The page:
Carpinteria Salt Marsh Reserve protects a critically important Southern California estuary which supports many sensitive plant and animal species. The site includes extensive wetland and channel habitats along with some uplands. It lies adjacent to a sandy beach, subtidal rocky reef, and kelp beds. The reserve provides habitat for migratory waterfowl as well as endangered plants and animals such as the salt marsh bird’s-beak, light-footed clapper rail, and Belding’s savannah sparrow. The marsh serves as an important regional nursery for halibut and other marine and estuarine fish. As part of the Ash Avenue Restoration Project, center, teaching amphitheater, and nature trail have been provided an on-site interpretative to enhance public outreach at Carpinteria Salt Marsh Nature Park.
University courses, including plant ecology, environmental studies, marine biology, and a research mentorship program.
Ongoing monthly bird surveys provide census data, information on habitat-use and species-density changes.
Extensive marsh restoration at Carpinteria Salt Marsh nature park; removal of invasive exotic plants.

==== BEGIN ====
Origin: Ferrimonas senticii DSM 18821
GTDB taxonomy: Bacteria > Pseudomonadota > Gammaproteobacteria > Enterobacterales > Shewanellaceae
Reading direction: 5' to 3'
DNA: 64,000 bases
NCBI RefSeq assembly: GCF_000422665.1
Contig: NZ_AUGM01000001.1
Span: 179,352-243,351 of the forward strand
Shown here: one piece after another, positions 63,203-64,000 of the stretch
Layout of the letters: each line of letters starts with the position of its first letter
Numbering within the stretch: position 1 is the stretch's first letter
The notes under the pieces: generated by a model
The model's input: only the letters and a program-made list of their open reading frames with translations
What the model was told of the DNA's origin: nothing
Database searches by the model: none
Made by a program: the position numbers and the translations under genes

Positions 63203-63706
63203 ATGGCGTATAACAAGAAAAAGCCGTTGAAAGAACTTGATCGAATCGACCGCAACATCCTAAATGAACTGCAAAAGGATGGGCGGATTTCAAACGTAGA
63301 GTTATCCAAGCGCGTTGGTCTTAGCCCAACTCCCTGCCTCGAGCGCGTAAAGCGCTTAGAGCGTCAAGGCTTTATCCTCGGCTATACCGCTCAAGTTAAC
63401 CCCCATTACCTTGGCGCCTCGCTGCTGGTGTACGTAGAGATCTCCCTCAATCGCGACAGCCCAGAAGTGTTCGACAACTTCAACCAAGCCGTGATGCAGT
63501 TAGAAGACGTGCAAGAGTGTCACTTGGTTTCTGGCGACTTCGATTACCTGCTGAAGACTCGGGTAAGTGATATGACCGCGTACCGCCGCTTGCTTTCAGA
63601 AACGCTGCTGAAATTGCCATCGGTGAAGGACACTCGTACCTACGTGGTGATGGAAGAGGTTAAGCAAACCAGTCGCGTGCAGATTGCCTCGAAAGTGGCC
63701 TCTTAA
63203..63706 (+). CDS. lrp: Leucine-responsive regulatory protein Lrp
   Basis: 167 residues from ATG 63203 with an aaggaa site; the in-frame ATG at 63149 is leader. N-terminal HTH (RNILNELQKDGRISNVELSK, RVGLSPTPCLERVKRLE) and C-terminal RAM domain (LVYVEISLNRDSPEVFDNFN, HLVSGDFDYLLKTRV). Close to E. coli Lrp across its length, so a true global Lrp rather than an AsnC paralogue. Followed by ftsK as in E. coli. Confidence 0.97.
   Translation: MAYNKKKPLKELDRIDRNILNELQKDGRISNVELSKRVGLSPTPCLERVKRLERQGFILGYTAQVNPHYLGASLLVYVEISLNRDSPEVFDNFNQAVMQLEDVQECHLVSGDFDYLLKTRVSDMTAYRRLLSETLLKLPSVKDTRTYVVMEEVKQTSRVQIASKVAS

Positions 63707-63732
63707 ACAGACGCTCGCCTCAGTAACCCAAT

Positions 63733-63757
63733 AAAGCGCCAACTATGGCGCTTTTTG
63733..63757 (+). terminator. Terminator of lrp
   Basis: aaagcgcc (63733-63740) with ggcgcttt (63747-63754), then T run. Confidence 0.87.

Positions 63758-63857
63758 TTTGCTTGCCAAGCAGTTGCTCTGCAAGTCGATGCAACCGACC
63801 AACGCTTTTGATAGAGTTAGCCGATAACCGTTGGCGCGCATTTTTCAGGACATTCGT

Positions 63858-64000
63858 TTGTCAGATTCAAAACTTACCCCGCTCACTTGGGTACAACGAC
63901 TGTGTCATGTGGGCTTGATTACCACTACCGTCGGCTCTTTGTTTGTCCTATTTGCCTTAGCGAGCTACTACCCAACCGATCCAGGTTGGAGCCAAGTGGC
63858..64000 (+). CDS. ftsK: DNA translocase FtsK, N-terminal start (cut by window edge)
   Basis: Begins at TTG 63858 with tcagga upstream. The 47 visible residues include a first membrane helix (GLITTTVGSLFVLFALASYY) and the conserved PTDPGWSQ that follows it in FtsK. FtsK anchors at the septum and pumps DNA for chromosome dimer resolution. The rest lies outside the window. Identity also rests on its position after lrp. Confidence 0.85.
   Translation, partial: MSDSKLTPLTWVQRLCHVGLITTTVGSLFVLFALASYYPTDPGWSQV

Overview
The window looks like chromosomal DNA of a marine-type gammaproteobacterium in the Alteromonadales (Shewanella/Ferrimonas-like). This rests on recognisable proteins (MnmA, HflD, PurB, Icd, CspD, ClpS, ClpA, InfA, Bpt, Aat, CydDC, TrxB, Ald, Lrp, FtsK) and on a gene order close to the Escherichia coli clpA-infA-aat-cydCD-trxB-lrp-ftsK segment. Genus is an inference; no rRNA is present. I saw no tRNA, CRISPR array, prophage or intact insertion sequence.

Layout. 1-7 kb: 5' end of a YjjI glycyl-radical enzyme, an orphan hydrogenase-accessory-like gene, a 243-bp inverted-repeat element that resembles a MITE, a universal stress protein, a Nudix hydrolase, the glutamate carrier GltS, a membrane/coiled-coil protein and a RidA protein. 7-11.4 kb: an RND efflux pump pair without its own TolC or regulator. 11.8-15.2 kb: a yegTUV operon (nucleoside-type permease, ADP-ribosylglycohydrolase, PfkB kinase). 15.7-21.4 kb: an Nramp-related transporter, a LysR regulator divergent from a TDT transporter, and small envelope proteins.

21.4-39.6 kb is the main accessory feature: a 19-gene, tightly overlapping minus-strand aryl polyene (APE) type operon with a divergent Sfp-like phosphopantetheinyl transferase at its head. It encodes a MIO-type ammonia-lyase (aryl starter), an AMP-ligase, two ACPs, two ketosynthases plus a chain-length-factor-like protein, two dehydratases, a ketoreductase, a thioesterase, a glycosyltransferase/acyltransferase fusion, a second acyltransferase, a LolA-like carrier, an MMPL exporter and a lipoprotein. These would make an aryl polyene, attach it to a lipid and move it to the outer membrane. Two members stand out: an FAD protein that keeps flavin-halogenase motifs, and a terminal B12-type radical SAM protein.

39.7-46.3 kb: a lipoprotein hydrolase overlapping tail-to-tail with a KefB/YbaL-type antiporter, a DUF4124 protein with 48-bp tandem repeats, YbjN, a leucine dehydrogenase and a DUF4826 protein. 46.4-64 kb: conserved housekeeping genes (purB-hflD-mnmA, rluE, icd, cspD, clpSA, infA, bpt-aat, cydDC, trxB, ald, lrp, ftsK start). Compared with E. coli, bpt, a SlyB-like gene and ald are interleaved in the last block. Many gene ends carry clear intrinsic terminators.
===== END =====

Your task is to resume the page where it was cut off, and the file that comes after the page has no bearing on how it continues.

Class visits from local elementary/secondary schools; field trips through such local organizations as Santa Barbara Botanic Garden and Santa Barbara Museum of Natural History; interpretive panels along nature trail in nature park; weekly docent-led tours.
- NSF-funded, long-term investigation of watersheds and nearshore marine environments; new EPA-funded wetland toxicity center.
- Impacts to estuary from runoff/effluents; nutrient dynamics in estaurine ecosystem; long-term vegetation sampling in relationship to soil texture, salinity, tidal inundation, and competition or facilitation among species.
Special Research of National Significance
- Santa Barbara Coastal Long Term Ecological Research (LTER): Land/Ocean Interactions and the Dynamics of Kelp Forest Ecosystems
- Pacific Estuarine Ecosystem Indicator Research (PEEIR) Consortium